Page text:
November 19, 2009
by Omar Sacirbey
Religion News Service
(RNS) Did alleged Fort Hood shooter Maj. Nidal Hasan lose control, at least in part, because he was sexually frustrated?
That’s one of the questions being asked in the investigation into the Nov. 5 rampage that left 13 people dead and dozens more injured.
According to reports, Hasan visited a nearby strip club in the weeks before the massacre and was frustrated by his inability to find a pious Muslim wife.
That’s sparked a recurring, but still unresolved, debate on whether strict Islamic sexual mores in Muslim communities are contributing to a sense of hopelessness some say drives many young men into religious fanaticism and violence.
“All these men are so sexually deprived so much so that the sperm has gone to their brain, and they implode,” wrote Ani Zonneveld, a female Muslim activist, on a Muslim online discussion forum which had taken up the issue.
Others are more skeptical about the claim, and say that if there’s a relationship between religious fundamentalism and sexual repression or frustration, it is not unique to Muslims.
“I’m skeptical,” said Kecia Ali, a religion professor at Boston University. People have tried to link Islamic extremism and sexual frustration for years, she said, but a causal relationship “was a bit of a stretch.”
For many, however, the most perplexing question is why men who see themselves as devout Muslims engage in such un-Islamic behavior. Hasan, 39, is reported have visited the Starz strip club at least three times in weeks leading up to the shooting, spending up to six or seven hours at a time.
“He said he was a medic and that he was being deployed soon, but mostly he wanted to ask us questions,” Jennifer Jenner, a stripper who Hasan paid $50 for a lap dance in the private room, told Foxnews.com. “He was respectful.”
Mohamed Atta and several other 9/11 hijackers had also visited strip clubs not long before the 2001 terrorist attacks. In his will, however, Atta demanded that women not come to his funeral and not visit his grave, and that whoever washed his body should wear gloves when washing his genitals. Scholars stress that among mainstream Muslims in America, women regularly participate in funerals, and probably don’t consider the minutia that consumed Atta.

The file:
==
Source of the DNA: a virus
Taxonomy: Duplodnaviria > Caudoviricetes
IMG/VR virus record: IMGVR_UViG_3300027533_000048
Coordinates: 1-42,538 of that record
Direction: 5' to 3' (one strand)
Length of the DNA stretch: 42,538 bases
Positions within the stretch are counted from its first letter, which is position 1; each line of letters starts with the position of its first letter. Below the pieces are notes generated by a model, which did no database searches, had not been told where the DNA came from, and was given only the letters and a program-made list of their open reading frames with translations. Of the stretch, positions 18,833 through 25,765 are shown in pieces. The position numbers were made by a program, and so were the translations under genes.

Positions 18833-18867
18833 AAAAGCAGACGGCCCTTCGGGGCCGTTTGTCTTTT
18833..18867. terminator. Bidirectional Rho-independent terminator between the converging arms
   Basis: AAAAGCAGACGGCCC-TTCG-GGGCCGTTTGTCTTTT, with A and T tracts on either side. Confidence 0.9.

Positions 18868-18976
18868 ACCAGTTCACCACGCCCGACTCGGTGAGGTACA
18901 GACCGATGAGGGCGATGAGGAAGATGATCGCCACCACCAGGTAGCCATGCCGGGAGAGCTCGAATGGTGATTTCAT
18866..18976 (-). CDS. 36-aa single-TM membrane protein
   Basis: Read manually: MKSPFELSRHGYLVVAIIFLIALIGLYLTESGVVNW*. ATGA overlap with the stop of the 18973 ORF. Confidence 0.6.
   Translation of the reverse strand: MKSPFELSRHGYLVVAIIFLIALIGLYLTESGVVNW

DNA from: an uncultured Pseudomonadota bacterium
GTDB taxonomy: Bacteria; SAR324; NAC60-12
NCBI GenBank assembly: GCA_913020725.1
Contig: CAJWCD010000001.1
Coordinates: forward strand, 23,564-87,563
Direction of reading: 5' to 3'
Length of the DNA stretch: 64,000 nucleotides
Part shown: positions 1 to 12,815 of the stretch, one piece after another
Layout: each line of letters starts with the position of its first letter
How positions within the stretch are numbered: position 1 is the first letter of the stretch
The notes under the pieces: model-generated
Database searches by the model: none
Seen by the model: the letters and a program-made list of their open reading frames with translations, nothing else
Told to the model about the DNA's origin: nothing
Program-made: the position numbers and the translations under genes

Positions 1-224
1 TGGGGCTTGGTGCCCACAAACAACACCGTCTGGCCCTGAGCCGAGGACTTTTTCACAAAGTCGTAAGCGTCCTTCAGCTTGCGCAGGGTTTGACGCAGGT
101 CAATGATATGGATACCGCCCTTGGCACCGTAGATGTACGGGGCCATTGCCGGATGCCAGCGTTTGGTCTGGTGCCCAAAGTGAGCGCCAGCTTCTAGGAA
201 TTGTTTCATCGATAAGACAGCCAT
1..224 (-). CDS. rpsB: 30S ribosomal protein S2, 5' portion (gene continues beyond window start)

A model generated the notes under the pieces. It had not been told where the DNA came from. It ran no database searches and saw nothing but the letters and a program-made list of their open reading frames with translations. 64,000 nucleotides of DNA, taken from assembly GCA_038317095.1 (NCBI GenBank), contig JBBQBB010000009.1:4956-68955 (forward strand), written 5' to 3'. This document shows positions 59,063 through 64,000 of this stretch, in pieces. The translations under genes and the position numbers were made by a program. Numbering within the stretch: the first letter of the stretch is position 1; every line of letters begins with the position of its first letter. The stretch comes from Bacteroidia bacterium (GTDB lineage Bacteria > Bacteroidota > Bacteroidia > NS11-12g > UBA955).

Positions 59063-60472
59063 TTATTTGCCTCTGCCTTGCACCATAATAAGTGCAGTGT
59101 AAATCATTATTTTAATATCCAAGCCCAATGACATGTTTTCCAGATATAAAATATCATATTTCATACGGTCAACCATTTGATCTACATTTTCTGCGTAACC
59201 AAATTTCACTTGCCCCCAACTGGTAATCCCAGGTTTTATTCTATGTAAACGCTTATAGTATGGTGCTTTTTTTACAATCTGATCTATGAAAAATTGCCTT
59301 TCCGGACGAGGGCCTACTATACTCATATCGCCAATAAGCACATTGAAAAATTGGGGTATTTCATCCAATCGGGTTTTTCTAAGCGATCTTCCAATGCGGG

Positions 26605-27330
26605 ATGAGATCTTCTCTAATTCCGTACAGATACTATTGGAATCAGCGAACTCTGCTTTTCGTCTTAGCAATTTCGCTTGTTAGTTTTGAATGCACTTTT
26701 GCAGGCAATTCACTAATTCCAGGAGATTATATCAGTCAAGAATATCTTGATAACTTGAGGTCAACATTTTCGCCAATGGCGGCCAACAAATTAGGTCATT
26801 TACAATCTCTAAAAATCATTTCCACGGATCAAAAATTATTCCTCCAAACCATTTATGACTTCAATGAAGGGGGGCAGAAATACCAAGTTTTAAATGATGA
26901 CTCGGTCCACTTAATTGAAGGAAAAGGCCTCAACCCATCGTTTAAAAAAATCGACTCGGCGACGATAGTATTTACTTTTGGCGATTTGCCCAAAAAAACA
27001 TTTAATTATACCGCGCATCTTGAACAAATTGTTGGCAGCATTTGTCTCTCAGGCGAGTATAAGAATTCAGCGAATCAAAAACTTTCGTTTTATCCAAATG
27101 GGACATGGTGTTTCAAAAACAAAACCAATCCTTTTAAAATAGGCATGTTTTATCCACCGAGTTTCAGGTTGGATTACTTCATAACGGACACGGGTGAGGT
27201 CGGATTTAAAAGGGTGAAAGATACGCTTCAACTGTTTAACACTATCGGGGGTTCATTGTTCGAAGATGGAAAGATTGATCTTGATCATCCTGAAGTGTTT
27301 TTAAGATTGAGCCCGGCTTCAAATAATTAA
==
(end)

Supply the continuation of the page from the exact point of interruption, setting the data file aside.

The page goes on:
In his novel “Murder In Amsterdam,” based on the murder of Dutch filmmaker Theo Van Gogh, British journalist Ian Buruma suggests that sexual frustration played a part in driving Mohammed Bouyeri, the Dutch-born son of Moroccan immigrants, to murder Van Gogh in broad daylight in 2004.
As a teenager, Bouyeri smoked dope and chased Dutch women, but in his 20s, he faced bleak economic prospects, girl troubles, and his sister got a boyfriend. Bouyeri “felt dishonored, useless, and excluded,” Buruma writes, but says Bouyeri found his source of power in radical Islam.
And one of the leading philosophical fathers of radical Islam, Egyptian Sayyid Qutb, was critical of the U.S. as an exchange student between 1948-50, especially of what he called the “animal-like mixing”
of the sexes, even at church dances.
Many suicide bombers from Palestine and Iraq are said to be motivated by Islamic interpretations — albeit highly disputed — that 72 virgins await Muslim martyrs when they arrive in paradise.
The frustration that drives Muslim men to violence has at least as much to do with economic and social factors as it does with sexual troubles, observers say. High unemployment rates in many parts of the world complicate job prospects, where a steady income is a prerequisite to getting a wife, and where pre-marital sex can result in social ostracizing, jail, and whipping.
“If you can’t get a job,” Ali said, “you can’t get a girlfriend.”
Evidence, however, does not point to a link between sexual frustration and Islamic extremism, says Marc Sageman, a senior fellow at the Foreign Policy Research Institute in Philadelphia.
“In fact, three-fourths of al-Qaida terrorists are married, and two-thirds of them have children (and many children at that),” he wrote in his 2004 essay, “Common Myths About al-Qaida Terrorism.” “This apparent paradox is explained by the fact that they want many children to pursue jihad, while they sacrifice themselves for their cause and their comrades.”
Another perplexing paradox is why men like Hasan and Atta, who see themselves as devout Muslims, go to strip clubs and engage in other un-Islamic behavior. “It’s so inconsistent with the portrayals of these guys as pious Muslims,” said Pamela Taylor, co-founder of Muslims for Progressive Values. “It doesn’t make sense.”
“There’s a cultural double-standard,” said Ali. Many Muslim men view both Western women and Muslim women as mainly sexual objects, but hold different standards for Western culture that they view as lost to vanity and promiscuity. “They don’t expect their sisters to act like that.”
While Zonneveld said she sees a connection between sexual frustration and violence, she emphasizes it is not unique to Islamic cultures.
“I say the route to violence is through intolerance, and it doesn’t matter what religion or perspective you hold,” she said. “You see that in the anarchists against capitalism, Jewish settlers against Palestinians, and of course these so-called Muslims.”